By: Laura Ohlmann
At Mom's grave, I brush the sugar ants away
with my fingertips and empty out the copper basin
that once held living flowers. No one has visited
in months, and what remains is dead
scattered beneath my feet. A woman brings
birthday balloons to her dead beloved
while I prep new flowers to be placed
on the grave. Around the stones, moss and twigs
gather in memoriam, while Dad sleeps in bed.
How long will it be until I'm scattering his ashes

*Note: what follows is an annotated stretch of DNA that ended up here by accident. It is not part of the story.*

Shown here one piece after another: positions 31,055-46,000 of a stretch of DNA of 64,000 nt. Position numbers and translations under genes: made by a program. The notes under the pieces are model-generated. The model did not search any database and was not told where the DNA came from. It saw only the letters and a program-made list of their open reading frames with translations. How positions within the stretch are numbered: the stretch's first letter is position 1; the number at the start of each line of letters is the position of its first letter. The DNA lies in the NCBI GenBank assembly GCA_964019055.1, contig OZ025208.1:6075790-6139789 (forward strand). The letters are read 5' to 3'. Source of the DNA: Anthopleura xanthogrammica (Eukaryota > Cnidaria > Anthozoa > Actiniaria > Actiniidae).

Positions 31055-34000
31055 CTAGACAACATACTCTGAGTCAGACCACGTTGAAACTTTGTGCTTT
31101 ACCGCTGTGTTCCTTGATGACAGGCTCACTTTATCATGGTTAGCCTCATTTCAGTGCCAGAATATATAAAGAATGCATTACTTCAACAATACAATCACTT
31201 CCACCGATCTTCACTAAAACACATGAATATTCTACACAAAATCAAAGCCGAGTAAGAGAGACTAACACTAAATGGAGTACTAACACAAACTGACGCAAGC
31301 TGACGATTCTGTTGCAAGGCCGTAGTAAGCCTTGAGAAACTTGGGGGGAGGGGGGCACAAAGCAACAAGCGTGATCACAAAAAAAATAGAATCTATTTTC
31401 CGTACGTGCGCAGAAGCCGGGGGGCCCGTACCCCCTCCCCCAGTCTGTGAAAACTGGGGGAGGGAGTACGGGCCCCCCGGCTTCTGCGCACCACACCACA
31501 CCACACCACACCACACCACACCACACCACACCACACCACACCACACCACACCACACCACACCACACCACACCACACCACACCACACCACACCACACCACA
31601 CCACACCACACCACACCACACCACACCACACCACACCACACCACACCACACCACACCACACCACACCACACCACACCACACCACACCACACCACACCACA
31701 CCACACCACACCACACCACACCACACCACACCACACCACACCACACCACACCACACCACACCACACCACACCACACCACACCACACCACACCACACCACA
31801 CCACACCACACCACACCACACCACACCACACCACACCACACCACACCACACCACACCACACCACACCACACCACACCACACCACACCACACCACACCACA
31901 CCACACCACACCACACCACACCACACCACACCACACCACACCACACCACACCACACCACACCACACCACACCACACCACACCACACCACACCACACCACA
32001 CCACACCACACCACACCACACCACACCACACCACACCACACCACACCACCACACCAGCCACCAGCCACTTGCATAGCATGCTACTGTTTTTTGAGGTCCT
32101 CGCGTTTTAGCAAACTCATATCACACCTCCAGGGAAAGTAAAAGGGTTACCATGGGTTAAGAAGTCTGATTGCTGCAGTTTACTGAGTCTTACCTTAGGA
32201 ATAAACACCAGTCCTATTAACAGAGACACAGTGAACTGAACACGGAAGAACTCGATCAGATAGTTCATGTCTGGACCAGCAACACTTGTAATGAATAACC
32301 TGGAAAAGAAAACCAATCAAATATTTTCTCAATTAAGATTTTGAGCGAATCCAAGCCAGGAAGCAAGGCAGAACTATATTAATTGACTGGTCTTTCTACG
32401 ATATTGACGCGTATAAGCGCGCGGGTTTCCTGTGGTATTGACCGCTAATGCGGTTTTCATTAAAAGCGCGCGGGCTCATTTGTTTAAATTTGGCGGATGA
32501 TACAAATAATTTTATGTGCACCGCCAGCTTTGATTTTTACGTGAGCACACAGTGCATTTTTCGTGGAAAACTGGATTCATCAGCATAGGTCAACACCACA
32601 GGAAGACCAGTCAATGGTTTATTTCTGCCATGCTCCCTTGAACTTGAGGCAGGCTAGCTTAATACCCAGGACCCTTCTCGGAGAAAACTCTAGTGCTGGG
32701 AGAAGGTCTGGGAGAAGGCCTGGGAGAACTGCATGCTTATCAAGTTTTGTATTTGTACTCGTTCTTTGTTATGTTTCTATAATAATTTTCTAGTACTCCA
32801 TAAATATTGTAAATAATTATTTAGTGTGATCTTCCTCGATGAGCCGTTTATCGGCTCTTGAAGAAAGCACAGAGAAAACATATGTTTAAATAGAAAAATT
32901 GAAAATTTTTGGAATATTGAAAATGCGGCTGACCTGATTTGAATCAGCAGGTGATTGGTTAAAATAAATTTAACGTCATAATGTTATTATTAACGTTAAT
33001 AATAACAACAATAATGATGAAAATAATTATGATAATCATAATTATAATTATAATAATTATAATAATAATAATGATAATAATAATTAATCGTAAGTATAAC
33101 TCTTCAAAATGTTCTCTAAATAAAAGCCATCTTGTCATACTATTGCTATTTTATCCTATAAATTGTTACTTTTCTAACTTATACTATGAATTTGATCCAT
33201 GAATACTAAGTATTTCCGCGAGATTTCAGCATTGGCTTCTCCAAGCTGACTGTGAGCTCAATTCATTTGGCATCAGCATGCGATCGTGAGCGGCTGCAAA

along the wind like pollen falling from this bouquet?
Everything we do is to remember:
the dresser left in the hallway full of Mom's clothes,
the shirts folded the same as fifteen years earlier,
the grass picked away from the plate to reveal
carved daffodils that will never bloom, or die.
Laura Ohlmann is a Florida poet and an MFA graduate from the University of Central Florida. Her work is forthcoming in The Rumpus, The Lindenwood Review, and The New Southern Fugitives and has appeared in The Maine Review, Honey&Lime, and South Florida Poetry Journal. She enjoys sleeping in her converted Honda Element and biking up mountains with her partner and dog.